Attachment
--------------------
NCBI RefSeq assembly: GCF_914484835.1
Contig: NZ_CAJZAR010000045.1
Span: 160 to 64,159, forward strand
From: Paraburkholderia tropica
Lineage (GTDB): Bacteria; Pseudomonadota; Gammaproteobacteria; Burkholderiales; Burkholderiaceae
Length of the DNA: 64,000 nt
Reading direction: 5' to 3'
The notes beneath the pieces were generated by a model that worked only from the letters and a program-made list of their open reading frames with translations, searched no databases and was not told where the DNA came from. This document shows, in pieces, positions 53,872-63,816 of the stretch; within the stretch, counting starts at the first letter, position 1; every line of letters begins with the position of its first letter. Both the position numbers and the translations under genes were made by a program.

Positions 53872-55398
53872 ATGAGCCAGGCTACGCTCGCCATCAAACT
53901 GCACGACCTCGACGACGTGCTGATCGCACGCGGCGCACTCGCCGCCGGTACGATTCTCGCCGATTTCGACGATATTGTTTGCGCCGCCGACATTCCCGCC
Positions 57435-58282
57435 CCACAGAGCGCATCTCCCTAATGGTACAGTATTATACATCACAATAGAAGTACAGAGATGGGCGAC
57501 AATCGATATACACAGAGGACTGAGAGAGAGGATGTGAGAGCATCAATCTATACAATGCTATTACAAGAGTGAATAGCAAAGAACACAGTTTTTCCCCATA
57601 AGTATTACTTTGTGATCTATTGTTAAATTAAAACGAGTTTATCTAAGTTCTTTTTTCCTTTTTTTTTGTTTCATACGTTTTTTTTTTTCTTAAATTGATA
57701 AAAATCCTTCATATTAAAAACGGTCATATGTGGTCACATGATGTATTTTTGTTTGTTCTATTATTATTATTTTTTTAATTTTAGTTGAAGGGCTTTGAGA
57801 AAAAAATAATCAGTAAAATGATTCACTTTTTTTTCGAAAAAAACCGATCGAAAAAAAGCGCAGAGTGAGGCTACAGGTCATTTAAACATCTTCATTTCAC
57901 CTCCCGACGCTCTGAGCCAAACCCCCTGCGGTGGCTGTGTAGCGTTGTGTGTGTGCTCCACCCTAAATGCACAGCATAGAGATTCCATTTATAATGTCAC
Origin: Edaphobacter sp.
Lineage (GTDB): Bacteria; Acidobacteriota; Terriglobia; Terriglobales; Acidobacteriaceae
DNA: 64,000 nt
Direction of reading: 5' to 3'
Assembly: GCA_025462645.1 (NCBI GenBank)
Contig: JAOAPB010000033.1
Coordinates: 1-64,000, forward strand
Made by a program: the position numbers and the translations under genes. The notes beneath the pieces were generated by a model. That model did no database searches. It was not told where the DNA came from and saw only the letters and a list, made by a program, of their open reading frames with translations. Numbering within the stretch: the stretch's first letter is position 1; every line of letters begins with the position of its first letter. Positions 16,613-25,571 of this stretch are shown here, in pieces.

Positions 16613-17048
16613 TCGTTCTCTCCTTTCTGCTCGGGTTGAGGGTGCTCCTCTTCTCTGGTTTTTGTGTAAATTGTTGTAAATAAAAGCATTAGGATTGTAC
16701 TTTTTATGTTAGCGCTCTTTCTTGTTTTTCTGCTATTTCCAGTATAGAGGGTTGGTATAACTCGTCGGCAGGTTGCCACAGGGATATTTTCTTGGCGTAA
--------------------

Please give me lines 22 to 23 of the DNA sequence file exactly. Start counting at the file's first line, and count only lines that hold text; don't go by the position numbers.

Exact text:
Direction of reading: 5' to 3'
Assembly: GCA_025462645.1 (NCBI GenBank)